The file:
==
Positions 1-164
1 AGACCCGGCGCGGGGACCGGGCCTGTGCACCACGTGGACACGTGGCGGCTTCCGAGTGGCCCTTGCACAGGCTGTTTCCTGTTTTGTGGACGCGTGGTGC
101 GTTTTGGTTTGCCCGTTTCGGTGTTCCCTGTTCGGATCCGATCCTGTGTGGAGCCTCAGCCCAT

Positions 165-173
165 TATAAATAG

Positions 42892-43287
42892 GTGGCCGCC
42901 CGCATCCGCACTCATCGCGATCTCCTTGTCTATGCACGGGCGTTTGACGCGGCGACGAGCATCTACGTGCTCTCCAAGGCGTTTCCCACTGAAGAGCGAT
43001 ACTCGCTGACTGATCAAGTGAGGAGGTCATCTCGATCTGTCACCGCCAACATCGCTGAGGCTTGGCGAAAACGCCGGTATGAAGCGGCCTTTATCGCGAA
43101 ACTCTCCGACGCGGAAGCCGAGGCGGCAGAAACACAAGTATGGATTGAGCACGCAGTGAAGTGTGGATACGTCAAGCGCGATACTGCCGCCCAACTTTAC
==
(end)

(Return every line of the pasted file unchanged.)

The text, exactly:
Positions 1-164
1 AGACCCGGCGCGGGGACCGGGCCTGTGCACCACGTGGACACGTGGCGGCTTCCGAGTGGCCCTTGCACAGGCTGTTTCCTGTTTTGTGGACGCGTGGTGC
101 GTTTTGGTTTGCCCGTTTCGGTGTTCCCTGTTCGGATCCGATCCTGTGTGGAGCCTCAGCCCAT

Positions 165-173
165 TATAAATAG

Positions 42892-43287
42892 GTGGCCGCC
42901 CGCATCCGCACTCATCGCGATCTCCTTGTCTATGCACGGGCGTTTGACGCGGCGACGAGCATCTACGTGCTCTCCAAGGCGTTTCCCACTGAAGAGCGAT
43001 ACTCGCTGACTGATCAAGTGAGGAGGTCATCTCGATCTGTCACCGCCAACATCGCTGAGGCTTGGCGAAAACGCCGGTATGAAGCGGCCTTTATCGCGAA
43101 ACTCTCCGACGCGGAAGCCGAGGCGGCAGAAACACAAGTATGGATTGAGCACGCAGTGAAGTGTGGATACGTCAAGCGCGATACTGCCGCCCAACTTTAC